In a previous post, I wrote about my conviction that the future of the church in on the margins. Referencing an essay by Steve Toshio Yamaguchi, I affirmed that the future of the church will not be a “palace Christianity” but a “street Christianity,” and that those of us in the majority culture have a great deal to learn from our brothers and sisters on the margins, especially the immigrant church. This sparked much conversation around what it might look like to more intentionally embrace a street Christianity, and what many of us may need to learn and unlearn.
To be honest, I have more questions than answers. But as a follow up to that post, I want to tell you a story. It’s a story that happened a couple months ago, a story about one of my teachers. Here it is, as best my memory can recall.
The phone call came in the morning. It was a parishioner, wondering if I’d be willing to make a pastoral call on a young Hispanic woman living in a town nearby. This young woman was frightened and in distress. A relative had put a hex on her baby, and the mother feared for her child’s life. She wanted the baby baptized immediately to undo the curse.
I explained to the parishioner that I’d be happy to call on the young mother, although baptizing the baby would prove more difficult. We could talk about the process of baptism (and the theology behind it). But it seemed the most urgent need was for a pastoral presence, someone to go visit and pray with her. I scribbled down the woman’s address and hung up the phone.
Hours later I was forced to accept the reality that I didn’t have the bandwidth to make the pastoral call that day. Sensing it couldn’t wait, I reached out to Kristin, our pastor of children and family ministry, and she graciously agreed to go visit the young mother.
In Kristin’s great wisdom, she invited her neighbor, Maria, to go along with her. Kristin thought that Maria might be a translator and help bridge the language barrier. It would soon become evident, however, that God had a role for Maria to play that was far more significant than simply a translator.
When they arrived at the house, they clambered up to the front door and rang the doorbell. Muffled sounds of shuffling and the patter of little feet could be heard on the other side. Then a small voice calling for his mother. Soon the front door opened slightly, and the young mother appeared, eyes alert and brimming with caution. Maria smiled and said something in Spanish. The young mother’s face relaxed. She smiled, flung the door open, and invited them in.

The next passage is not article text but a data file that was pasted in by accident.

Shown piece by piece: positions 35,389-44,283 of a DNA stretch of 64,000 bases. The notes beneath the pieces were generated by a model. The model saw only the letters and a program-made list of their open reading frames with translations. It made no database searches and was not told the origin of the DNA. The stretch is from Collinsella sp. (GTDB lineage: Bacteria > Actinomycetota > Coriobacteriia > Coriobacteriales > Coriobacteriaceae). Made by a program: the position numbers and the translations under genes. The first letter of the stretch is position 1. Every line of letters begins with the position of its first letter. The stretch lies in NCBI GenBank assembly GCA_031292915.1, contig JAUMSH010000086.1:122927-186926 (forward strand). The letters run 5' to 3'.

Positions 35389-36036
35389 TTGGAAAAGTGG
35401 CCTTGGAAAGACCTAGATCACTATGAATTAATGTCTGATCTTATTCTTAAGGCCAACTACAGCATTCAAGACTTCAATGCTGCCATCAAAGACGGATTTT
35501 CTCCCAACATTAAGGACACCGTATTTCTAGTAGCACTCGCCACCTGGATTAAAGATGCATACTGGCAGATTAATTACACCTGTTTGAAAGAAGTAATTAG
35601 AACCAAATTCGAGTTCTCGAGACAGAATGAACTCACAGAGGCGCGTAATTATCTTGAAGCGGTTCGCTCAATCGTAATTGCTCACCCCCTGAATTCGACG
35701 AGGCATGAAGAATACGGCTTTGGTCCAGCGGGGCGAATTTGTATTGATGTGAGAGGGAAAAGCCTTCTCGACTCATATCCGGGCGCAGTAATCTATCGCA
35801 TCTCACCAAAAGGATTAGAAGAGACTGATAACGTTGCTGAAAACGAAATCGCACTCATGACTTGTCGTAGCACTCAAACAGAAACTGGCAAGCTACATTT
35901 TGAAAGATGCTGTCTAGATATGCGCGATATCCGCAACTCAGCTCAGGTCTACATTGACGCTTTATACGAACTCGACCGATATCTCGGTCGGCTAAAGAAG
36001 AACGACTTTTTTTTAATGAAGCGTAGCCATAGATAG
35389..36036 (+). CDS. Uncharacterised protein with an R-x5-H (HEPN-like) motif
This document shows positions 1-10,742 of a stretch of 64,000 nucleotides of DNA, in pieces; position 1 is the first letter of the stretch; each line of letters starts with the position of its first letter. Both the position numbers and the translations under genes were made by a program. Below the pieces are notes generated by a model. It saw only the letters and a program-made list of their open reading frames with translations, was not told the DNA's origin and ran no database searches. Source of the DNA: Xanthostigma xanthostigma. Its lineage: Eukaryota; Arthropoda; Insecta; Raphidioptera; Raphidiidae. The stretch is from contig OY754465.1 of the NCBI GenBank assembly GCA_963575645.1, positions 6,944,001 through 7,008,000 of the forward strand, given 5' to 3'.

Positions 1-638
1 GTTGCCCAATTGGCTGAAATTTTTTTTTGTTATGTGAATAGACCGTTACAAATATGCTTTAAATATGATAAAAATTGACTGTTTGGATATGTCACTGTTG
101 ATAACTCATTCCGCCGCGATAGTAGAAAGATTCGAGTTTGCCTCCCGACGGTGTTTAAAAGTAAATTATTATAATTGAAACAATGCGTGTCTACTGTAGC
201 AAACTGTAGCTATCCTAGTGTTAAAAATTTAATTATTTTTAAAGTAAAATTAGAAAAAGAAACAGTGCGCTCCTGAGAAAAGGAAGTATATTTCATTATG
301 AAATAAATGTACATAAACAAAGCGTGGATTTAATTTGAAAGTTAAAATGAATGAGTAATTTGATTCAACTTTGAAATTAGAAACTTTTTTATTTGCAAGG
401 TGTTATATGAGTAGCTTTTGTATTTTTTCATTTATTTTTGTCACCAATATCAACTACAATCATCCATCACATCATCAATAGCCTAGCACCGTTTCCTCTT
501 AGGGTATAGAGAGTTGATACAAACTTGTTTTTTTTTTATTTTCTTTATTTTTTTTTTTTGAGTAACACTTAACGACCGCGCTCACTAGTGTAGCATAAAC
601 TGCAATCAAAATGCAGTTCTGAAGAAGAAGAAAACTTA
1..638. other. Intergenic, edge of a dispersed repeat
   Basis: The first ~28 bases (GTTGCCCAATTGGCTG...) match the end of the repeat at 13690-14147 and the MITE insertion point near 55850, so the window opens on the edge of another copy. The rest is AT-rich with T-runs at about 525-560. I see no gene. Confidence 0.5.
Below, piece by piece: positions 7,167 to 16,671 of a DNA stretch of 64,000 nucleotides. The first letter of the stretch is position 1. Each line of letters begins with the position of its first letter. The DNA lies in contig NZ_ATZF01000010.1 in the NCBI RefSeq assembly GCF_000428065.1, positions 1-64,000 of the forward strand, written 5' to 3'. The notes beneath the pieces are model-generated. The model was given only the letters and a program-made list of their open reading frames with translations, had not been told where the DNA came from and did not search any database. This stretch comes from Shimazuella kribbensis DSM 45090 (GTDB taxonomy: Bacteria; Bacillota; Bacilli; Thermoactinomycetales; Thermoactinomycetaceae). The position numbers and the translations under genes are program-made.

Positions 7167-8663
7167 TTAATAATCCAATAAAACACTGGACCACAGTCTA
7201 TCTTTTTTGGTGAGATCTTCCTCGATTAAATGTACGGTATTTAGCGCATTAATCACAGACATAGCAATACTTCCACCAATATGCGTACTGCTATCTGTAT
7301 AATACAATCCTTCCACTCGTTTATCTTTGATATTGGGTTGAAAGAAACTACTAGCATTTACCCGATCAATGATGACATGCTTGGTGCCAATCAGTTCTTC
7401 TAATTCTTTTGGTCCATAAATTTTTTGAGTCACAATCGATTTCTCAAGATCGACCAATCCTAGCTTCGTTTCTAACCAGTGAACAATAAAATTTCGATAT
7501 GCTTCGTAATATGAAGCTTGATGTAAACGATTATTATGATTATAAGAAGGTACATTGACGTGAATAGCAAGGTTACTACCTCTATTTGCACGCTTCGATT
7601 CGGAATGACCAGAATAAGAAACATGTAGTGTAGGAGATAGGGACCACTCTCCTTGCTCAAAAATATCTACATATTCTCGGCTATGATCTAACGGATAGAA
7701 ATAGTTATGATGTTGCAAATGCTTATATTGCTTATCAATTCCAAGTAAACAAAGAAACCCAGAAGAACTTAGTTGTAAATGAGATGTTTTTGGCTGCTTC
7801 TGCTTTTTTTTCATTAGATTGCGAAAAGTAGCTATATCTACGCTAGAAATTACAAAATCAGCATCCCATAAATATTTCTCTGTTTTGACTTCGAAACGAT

Maria wasted no time. She walked in and Kristin followed. Maria greeted a little boy, tousled his hair with a grin, and then sat down next to the young mother in the living room. Her husband came walking out and joined them. Maria listened attentively to their concerns, all the while rocking the baby cradled in a bouncy seat on the floor with her foot. They talked some more, Kristin picking up on bits of Spanish here and there. Then Maria prayed over the baby, his older brother and the parents. Maria invoked the Spirit’s presence with such power and authority you could feel a rush of wind blow through the room, even though all the windows were clamped shut. Kristin was just there to be a support. A witness. God was on the move. This was a holy moment.
On the drive home, Maria told Kristin about her conversation with the couple. She said they were struggling financially, and their landlord was taking advantage of them. Maria told them about different community resources, and promised she would work on other housing options. Then she shared the gospel with them. She told them they needed Jesus, and they needed to get connected with a church family.
Maria then explained to Kristin that the little boy just turned five. She was going to bake him cupcakes and buy him some clothes with her own money she’d been saving. Could Kristin take her back to see the family next week? She would also start working on finding them a different place to live where the cost of rent was fair.
Kristin took Maria out for lunch and then dropped her off at her house. When Kristin pulled into the garage of her own house, she switched off the ignition and just sat there, in awe of what she had just experienced. Tears flowed down her cheeks. She told me later, “I sat in the car and wept at the beauty of watching my friend, who is a Mexican immigrant and a stay at home mom of five kids, go and do this thing I wasn’t able to do because of the language barrier. It was remarkable.”
Since then, Maria has made several trips to visit the family and helped move them into a new home. Yesterday the family showed up at our church to worship for the first time. All of this is the fruit of Maria’s ministry. “Pastor Maria,” we call her. Pastor Maria, who only finished the sixth grade and with no seminary training or official ordination. And yet who can deny that the Spirit of the Lord is upon her and has anointed her to bring good news, to proclaim recovery of sight to the blind and freedom to captives, and to declare the year of the Lord’s favor?